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The solar arrays provide about 100 kW of power, so we can put the two HiPEP thusters providing 1 N (1000 mN) power combined, with the specific impulse as high as 6000–9000. Such an acceleration force for 419,700 kg mass does not look very good for meeting any possible timelines and deadlines of gaining velocity.

Still, would the 1 N force be sufficient to start raising the orbit, or atmospheric drag is more even at that altitude?

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Yes, according to multiple sources, including the answer to this question. The estimated drag forces on the ISS, on average, appear to be about 0.25N (although some estimates put it as high as 0.9N). So yes, in theory, a constant thrust could do it. Now, you'd have to contend with the power drain. I believe HiPEP thrusters use somewhere in the range of 25-50KW, so you'd max out the power on the ISS just keeping it in orbit, which kind of nullifies the point of having it there in the first place...

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  • $\begingroup$ I've got to wonder if the estimated life of those thrusters would be lowered if you planned to fire it 24/7 over long periods of time as well. Given that they're meant to be doing long, low-impulse thrusts I'd don't know if it would matter; but I don't think they were ever planned to be doing many year-long impulses. $\endgroup$ – Magic Octopus Urn Nov 18 at 20:47
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    $\begingroup$ Fair, and they've never been used in space AFAIK, so we can't really say for sure. But previous ion powered spacecraft have had crazy long burn times (think Dawn) and they ended up just fine after those long thrust times. Plus redundancy and load sharing might help a lot there $\endgroup$ – Michael Stachowsky Nov 18 at 20:49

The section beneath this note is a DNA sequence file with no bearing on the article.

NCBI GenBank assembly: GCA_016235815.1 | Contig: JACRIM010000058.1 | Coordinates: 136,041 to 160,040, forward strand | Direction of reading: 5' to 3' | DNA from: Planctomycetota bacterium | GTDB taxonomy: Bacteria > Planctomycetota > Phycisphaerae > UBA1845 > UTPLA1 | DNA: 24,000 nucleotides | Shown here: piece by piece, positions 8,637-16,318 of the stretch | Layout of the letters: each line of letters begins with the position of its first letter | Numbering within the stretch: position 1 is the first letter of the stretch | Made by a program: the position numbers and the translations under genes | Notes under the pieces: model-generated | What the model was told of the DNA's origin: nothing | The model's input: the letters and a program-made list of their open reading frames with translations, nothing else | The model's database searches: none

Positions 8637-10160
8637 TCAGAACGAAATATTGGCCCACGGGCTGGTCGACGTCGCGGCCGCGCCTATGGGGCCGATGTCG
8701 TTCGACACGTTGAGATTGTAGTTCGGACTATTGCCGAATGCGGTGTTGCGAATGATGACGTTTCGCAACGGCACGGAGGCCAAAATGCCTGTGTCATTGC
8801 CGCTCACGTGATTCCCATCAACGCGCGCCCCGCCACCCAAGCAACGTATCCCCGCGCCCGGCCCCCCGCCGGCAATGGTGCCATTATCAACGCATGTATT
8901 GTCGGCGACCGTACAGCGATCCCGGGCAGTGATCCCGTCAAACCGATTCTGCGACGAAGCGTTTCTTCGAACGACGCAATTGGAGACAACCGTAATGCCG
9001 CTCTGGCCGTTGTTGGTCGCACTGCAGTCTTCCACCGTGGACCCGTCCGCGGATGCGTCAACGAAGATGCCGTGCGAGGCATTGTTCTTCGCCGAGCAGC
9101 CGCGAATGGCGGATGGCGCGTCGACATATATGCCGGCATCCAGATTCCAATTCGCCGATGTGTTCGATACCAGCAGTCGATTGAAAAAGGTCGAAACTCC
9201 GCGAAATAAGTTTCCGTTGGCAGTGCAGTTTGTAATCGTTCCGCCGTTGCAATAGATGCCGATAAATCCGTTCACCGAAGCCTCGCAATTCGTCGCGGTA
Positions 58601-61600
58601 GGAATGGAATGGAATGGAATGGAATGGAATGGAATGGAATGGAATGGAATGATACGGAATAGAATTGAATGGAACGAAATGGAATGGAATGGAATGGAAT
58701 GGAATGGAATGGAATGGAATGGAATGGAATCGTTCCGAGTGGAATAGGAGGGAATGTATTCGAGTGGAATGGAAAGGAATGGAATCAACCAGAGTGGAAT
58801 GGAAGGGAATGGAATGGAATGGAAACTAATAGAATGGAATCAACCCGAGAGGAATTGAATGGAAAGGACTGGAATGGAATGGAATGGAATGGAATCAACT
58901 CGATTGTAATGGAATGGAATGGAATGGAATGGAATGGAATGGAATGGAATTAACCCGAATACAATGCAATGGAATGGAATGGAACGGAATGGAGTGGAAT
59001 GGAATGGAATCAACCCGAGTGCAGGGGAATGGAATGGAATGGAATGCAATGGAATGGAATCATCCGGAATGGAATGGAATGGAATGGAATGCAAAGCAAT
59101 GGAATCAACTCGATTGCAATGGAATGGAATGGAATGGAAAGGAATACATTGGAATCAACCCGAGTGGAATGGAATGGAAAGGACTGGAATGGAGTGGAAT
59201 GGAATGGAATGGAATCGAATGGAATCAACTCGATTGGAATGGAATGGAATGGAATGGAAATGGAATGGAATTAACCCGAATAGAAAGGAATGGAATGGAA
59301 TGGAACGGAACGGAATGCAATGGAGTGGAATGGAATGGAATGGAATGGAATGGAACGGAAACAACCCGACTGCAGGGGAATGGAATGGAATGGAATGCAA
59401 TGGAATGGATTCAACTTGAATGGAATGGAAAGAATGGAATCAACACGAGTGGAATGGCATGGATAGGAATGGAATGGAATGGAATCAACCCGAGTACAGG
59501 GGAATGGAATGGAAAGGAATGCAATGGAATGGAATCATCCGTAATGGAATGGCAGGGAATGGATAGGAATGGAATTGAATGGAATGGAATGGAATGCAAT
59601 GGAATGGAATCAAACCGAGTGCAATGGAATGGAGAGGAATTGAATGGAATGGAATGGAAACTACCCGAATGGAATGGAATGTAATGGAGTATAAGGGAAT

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    $\begingroup$ This picture makes it seem like there was not 100% constant thrust for Dawn. Then again, some of those blue sections would still be an impressive amount of time. Thanks regardless, the Dawn page helped clear up some misconceptions I was having about how Ion thrusters are used in practice :)! $\endgroup$ – Magic Octopus Urn Nov 18 at 20:59
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    $\begingroup$ Indeed. Apparently Dawn's total mission thrusting time was 5.9 years (although I'm certain it wasn't all at once, it's still amazing what the thrusters could do) $\endgroup$ – Michael Stachowsky Nov 18 at 21:02
  • $\begingroup$ The ISS spends a significant fraction of its time in darkness. It's somewhat less than 50% and as it's highly inclined orbit precesses there are periods with no eclipse, but overall it's a big effect. $\endgroup$ – uhoh Nov 19 at 1:21

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